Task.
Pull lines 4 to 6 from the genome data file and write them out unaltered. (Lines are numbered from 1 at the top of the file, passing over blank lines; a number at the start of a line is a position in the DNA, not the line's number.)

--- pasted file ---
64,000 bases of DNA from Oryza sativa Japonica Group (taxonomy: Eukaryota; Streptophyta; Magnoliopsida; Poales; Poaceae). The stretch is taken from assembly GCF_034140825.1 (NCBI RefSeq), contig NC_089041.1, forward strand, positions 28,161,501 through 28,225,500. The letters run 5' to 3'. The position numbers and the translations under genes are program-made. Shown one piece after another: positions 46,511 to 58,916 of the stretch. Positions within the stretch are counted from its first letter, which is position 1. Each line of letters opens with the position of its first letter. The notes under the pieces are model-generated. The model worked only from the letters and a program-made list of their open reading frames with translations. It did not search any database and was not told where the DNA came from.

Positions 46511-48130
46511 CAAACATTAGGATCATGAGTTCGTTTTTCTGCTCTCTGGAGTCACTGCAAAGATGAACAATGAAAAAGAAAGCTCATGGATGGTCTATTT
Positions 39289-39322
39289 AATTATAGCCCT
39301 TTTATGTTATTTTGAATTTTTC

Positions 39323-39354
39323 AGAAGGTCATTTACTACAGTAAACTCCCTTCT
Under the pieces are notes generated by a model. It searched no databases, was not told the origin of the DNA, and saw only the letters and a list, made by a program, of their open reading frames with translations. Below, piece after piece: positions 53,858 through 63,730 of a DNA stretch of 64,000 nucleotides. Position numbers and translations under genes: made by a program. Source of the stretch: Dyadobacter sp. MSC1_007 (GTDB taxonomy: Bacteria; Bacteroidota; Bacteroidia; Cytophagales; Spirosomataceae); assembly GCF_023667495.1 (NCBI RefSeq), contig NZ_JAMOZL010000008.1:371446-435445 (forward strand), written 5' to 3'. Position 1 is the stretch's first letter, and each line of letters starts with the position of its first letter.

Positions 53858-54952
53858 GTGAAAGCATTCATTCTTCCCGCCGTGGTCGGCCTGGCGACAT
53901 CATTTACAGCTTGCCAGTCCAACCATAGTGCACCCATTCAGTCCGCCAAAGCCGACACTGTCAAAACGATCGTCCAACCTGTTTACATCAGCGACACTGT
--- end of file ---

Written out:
Positions 39289-39322
39289 AATTATAGCCCT
39301 TTTATGTTATTTTGAATTTTTC